BAT is withdrawing from Russia, the company announced on its website.
“Building on our announcement of 9th March 2022, we have now completed the review of our presence in Russia. The context is highly complex, exceptionally fast-moving and volatile,” the company said in a statement, referring to the Russian military invasion of Ukraine.
“We have concluded that BAT’s ownership of the business in Russia is no longer sustainable in the current environment,” the company wrote.
“Today, we have initiated the process to rapidly transfer our Russian business in full compliance with international and local laws. Beyond continuing to pay our 2,500 employees, we will do our utmost to safeguard their future employment.
“Upon completion, BAT will no longer have a presence in Russia.
“Following our decision today, and in light of the continuing uncertainty related to Ukraine and Russia and the possible indirect impact on the rest of the group, we consider it prudent to revise our guidance for full-year 2022. We now expect constant currency group revenue growth of 2 percent to 4 percent and mid-single figure constant currency adjusted diluted EPS [earnings per share] growth. In 2021, Ukraine and Russia accounted for 3 percent of group revenue and a slightly lower proportion of adjusted profit from operations.”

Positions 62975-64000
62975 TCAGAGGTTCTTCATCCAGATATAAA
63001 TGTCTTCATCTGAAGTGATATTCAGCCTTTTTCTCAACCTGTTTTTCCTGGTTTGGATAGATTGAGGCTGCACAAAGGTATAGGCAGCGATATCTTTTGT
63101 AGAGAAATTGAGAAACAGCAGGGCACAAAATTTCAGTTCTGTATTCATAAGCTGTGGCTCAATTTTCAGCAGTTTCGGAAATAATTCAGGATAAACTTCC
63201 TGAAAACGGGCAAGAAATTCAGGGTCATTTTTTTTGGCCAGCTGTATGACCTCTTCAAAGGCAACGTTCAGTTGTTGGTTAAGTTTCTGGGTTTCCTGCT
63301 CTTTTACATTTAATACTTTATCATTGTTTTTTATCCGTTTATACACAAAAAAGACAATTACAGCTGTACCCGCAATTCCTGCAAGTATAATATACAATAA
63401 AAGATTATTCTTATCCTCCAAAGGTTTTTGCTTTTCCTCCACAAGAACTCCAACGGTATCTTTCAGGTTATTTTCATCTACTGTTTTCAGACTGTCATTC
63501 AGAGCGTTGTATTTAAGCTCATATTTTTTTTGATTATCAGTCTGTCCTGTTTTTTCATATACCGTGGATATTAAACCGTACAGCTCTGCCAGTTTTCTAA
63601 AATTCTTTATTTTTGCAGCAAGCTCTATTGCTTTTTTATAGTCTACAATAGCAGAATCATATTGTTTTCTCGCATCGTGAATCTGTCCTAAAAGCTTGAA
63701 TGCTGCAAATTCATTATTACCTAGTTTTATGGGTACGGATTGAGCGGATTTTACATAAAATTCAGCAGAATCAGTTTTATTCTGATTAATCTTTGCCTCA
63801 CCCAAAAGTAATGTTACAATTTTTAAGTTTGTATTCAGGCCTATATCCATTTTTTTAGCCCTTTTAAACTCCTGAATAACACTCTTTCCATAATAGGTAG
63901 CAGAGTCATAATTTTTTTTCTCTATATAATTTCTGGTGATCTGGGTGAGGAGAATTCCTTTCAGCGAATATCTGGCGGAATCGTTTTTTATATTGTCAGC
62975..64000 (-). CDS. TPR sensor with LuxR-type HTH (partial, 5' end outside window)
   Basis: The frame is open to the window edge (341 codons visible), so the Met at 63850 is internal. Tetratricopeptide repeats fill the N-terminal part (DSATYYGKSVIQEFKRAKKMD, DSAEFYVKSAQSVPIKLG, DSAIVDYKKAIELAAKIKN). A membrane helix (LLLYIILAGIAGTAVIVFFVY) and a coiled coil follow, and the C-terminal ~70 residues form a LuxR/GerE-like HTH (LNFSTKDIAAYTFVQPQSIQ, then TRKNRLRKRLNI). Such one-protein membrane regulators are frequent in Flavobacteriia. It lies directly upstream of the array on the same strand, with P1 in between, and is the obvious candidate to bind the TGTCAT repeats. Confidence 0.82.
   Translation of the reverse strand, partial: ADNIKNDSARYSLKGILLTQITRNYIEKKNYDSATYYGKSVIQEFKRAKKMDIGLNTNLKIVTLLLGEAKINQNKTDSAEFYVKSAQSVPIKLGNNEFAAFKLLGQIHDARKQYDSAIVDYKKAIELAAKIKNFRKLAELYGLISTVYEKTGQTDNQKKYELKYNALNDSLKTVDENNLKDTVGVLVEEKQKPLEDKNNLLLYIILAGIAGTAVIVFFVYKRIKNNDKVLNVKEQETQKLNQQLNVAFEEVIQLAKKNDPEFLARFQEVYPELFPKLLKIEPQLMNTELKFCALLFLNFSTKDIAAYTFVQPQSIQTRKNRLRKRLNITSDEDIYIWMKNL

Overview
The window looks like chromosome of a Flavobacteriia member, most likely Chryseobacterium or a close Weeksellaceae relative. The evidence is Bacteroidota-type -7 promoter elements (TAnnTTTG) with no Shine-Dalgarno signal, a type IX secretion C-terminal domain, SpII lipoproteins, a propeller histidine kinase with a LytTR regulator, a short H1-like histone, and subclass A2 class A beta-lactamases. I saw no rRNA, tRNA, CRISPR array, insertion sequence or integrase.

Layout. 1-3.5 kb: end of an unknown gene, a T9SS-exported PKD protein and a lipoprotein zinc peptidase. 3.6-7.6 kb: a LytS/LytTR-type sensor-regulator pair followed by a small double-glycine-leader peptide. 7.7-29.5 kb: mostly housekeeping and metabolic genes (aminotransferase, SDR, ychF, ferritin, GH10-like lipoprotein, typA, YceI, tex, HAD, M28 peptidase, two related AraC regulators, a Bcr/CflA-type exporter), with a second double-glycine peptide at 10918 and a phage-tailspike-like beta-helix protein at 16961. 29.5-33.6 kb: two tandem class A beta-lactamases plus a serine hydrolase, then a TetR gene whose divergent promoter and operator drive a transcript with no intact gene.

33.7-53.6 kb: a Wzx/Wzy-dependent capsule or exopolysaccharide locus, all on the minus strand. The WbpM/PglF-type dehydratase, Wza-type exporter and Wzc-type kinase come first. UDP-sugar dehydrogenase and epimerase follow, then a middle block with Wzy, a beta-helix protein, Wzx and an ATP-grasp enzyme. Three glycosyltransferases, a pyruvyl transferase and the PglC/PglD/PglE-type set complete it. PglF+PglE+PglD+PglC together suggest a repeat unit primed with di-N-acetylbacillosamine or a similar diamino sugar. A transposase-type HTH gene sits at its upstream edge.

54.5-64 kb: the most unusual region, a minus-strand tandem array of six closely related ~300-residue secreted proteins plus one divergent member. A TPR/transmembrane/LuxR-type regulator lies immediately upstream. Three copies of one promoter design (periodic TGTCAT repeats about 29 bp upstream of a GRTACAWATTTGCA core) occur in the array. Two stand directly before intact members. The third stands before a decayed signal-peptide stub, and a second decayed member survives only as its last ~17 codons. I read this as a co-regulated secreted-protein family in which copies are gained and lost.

BAT faced heavy criticism for an earlier decision to continue operating in Russia. “If you are a member of the board of British American Tobacco, courting popularity was probably never a top personal priority. Even so, the people overseeing a large and widely held FTSE-100 company might still feel obliged to explain why, amid the broad boycott of Russia by multinationals, they think its fine to carry on business in the country roughly as normal,” wrote Nils Pratley in The Guardian.
Earlier, Philip Morris International, Japan Tobacco International and Imperial Brands announced the suspension of their operations in Russia.